Obviously, the petitioner's contentions are based upon a misconception of the net worth plus expenditures method of proof employed in this case, which method is not a direct, but an indirect method of proving the receipt of unreported income. The theory of this method is that during the tax period, the aggregate nondeductible expenditures, plus any increase in net worth unaccounted for by gifts or inheritances, constitutes the taxable income. If the sum thus derived is greater than the income reported, then the taxpayer has failed to return all of his taxable income. This indirect method of proving the receipt of unreported income clearly involves additional data and an accounting approach substantially different from the specific receipts and disbursements method customarily used by taxpayers. Moreover, the net worth plus expenditures method does not identify the sources of the total net income thus calculated, and the burden of disproving the net worth determination of taxable income is upon the taxpayer. We think that petitioner has not discharged that burden and that he has failed to demonstrate error in the Commissioner's determination with reference to the 'container liability' accounts. There is, there can be no doubt that in the preparation of the net worth statements the petitioner was concededly obliged to report the $6,865.56 which he held on December 31, 1943, as refundable deposits on containers, and the complete liquidation of this contingent liability during the tax year, at whatever date, necessarily reduced by $6,865.56 the total amount of year-end liabilities. The Commissioner subtracted $36,890.27 representing the decrease in assets resulting from the sale of petitioner's business and credited $6,865.56, the amount of the admitted decrease in petitioner's business liabilities. Thus, it is clear that both the asset and the liability accounts were properly offset one against the other and the Tax Court was correct when it said: 'Consistency demands that the asset and liability accounts covering these deposits receive similar treatment.'


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8

We find no merit in the petitioner's contentions. His failure to keep sufficient books necessitated resort to the net worth method, Holland v. United States, 348 U.S. 121, 75 S.Ct. 127, White v. Commissioner, 3 Cir., 196 F.2d 728, and we are in no doubt that the tax liability was correctly ascertained by a proper application of that method. The decision of The Tax Court is accordingly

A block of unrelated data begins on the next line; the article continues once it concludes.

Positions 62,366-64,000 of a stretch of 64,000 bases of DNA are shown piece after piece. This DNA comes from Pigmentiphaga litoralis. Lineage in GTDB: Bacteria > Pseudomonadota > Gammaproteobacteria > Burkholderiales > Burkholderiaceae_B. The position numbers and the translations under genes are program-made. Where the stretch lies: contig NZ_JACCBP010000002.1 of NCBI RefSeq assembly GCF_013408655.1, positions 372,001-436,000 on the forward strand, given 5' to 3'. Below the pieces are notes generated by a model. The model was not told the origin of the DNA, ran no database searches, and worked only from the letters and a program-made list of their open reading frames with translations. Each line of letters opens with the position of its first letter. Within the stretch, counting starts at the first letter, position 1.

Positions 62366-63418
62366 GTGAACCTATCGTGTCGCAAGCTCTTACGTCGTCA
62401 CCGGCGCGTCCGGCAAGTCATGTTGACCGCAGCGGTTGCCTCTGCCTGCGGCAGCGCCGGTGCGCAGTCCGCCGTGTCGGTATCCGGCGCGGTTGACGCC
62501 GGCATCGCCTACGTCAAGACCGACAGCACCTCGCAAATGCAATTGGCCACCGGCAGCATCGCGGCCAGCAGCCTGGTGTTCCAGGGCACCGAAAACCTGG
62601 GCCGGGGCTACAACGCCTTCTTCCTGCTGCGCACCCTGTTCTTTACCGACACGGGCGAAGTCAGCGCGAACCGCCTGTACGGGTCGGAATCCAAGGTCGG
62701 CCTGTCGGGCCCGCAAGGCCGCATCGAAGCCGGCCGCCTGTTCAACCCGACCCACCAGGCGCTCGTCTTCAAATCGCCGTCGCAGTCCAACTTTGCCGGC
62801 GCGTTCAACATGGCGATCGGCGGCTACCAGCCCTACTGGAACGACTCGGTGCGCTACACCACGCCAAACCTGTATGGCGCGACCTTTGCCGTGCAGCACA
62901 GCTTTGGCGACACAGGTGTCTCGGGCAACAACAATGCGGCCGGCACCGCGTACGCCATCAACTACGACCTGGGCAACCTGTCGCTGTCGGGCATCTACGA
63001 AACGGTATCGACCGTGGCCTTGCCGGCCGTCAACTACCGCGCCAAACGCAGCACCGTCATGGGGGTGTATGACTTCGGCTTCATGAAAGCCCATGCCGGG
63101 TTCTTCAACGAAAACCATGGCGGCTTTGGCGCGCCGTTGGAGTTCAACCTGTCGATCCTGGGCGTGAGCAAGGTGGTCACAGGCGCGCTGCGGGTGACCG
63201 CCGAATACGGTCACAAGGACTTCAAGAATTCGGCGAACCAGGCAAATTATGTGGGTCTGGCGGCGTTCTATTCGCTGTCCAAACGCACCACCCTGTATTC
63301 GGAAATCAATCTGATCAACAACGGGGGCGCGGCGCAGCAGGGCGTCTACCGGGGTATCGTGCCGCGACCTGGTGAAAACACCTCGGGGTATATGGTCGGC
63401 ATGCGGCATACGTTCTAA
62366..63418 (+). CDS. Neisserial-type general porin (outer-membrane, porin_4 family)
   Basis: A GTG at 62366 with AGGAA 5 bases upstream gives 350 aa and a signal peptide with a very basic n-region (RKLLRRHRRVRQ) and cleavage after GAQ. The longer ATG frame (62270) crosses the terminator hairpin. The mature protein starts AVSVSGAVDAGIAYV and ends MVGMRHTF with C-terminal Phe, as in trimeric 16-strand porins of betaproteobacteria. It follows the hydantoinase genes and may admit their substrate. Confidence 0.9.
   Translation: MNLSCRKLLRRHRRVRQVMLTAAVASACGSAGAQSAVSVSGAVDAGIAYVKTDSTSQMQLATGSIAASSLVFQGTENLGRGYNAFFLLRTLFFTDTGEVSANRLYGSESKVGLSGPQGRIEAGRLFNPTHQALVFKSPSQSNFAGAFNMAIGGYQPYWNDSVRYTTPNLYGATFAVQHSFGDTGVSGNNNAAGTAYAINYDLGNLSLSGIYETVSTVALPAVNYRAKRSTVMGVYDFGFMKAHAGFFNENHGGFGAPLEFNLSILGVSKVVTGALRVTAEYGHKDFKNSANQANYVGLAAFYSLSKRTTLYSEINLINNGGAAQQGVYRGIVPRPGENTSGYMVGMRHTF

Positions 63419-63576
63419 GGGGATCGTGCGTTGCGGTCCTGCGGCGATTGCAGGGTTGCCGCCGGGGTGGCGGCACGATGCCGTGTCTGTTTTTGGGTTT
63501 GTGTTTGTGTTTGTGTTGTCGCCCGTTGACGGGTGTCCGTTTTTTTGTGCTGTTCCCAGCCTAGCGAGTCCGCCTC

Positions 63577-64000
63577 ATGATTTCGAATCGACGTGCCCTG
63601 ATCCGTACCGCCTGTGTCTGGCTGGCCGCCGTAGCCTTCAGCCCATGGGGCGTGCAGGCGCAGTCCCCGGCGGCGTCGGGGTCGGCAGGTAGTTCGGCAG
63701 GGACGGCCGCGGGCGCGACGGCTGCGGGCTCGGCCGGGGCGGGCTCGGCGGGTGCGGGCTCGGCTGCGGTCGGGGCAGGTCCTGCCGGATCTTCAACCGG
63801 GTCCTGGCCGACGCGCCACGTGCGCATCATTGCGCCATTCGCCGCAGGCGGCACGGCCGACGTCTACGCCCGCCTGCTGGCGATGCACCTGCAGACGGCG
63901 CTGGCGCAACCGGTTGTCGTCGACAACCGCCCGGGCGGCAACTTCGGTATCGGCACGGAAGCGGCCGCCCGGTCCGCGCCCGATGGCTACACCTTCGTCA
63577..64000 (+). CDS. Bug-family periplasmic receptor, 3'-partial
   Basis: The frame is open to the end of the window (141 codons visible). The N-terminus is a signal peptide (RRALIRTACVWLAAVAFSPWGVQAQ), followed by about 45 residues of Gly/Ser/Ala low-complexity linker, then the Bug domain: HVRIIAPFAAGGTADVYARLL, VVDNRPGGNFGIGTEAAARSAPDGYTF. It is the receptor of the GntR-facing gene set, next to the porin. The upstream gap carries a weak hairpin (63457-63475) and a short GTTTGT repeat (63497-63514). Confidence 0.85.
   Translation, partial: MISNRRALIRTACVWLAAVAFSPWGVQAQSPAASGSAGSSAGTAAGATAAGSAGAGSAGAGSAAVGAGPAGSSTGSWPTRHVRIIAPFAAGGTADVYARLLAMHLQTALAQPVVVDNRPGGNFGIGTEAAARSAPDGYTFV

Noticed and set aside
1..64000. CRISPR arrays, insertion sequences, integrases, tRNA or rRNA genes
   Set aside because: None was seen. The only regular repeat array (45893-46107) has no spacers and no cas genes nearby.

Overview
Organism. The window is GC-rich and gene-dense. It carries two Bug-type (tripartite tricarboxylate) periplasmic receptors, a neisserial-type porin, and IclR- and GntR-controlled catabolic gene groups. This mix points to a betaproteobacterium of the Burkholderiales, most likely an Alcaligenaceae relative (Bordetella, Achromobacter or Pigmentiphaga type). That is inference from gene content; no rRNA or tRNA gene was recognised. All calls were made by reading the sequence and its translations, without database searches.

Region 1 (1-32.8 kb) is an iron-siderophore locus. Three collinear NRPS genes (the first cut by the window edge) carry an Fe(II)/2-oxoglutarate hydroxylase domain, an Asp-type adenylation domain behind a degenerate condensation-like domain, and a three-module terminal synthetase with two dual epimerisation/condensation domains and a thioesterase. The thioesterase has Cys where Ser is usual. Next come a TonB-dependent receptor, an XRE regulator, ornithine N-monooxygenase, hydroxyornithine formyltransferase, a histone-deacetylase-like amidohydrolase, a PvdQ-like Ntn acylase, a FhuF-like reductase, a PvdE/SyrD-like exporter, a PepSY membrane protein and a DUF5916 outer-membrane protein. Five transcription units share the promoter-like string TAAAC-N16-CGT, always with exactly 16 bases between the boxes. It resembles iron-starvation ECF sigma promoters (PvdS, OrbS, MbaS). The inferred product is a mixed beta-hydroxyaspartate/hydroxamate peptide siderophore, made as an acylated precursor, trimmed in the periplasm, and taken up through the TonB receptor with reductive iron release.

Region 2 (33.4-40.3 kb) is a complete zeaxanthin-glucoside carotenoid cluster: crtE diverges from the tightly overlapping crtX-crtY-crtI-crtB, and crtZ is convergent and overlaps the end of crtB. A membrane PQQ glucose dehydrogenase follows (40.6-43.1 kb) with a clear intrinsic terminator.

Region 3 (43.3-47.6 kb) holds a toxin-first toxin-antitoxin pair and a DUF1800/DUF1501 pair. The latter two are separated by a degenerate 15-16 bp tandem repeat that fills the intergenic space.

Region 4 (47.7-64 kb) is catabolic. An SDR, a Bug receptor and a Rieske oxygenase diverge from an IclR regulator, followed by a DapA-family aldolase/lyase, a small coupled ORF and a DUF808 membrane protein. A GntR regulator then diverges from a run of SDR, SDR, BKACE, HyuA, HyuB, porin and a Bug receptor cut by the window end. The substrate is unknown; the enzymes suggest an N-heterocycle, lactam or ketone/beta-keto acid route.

9

Affirmed.

1 The opinion of The Tax Court is reported at 22 T.C.M. 1256.

2

                                           December 31
               "Item                       1943     1944
Cash .................................... 11.92   21,200.00
First National Bank--Orlando ......... 1,020.32   40,499.38
First national Bank (Mrs. C.W.L.) ..............  10,000.00
Accounts Receivable .................. 1,340.18
Keg Memo ............................. 3,804.00
U.  S. War Bonds ...................... 3,750.00    3,750.00
Del.  Equip.--Old ....................... 464.58
Del.  Equip.--New ..................... 4,050.50
Trucks .........................................   1,322.17
Furniture & Fixtures ................... 177.05
Wine Equipment ......................... 424.77
Draught Beer Equipment ................. 133.77
Meter Deposits .......................... 20.00
Container Stock .05 .................... 580.30
Container Stock Beer Cs & B ......... 10,835.08
Container Stock Kegs ................. 6,840.00
Inventory Beer ....................... 6,085.14
Inventory Wine ...................... 12,949.75
Whiskey & Wine .................................     400.00
Elwood Street Lot ...................... 450.00      520.00
N. Westmoreland Residence ............ 7,600.00
2 40-Acre tracts land ................ 1,100.00    1,100.00
Winter Park Home .................... 34,000.00   34,000.00
1940 Buick Sedan ....................... 275.00
1939 La Salle Car ...................... 791.68
1941 4-door Buick ..............................   1,275.00
1941 4-door Packard ............................   1,200.00
                                      ----------------------
                                      96,704.04  115,266.55
                                      ----------------------
Accounts payable .................... 11,096.46
Balance 1943 income tax .............. 3,374.09
Notes payable--C. T. Laughinghouse ... 7,000.00    7,000.00
Container liability .05 ................ 286.05
Container liability .50 .............. 6,579.51
Container liability Keg Memo ......... 3,804.00
Reserve for Deprec.  Trucks ........... 3,407.24
Reserve for Deprec.  Wine Equip ......... 374.69
Reserve for Deprec. 1940 Buick .............. 0
Reserve for Deprec. 1939 La Salle ........... 0
Mortgage Pay.  Winter Park Home ...... 21,431.70   20,800.00
1944 unpaid income tax .........................  13,279.93
Net Worth ........................... 39,350.30   74,186.62
                                      ----------------------
                                      96,704.04  115,266.55"
                                      ----------------------

3 Of the three container liability items, only two, aggregating to $6,865.56 are here disputed.

4 Truck, auto and live stock purchases; income tax payments; living and personal expenditures.

5 Fifty percent of capital loss not allowable.

6 This deduction, labeled 'Reduction of Inventories,' aggregating $36,890.27 represents the following:

Beer at 12/31/43 ................... $ 6,085.14
Wine at 12/31/43 .................... 12,949.75
Container stock (.05) at 12/31/43 ...... 580.30
Container stock (.50) at 12/31/43 ... 10,835.08
Container kegs at 12/31/43 ........... 6,840.00
                                     ----------
                                     $37,290.27
  Less: Whiskey on hand 12/31/44 ....... 400.00
                                     ----------
                                     $36,890.27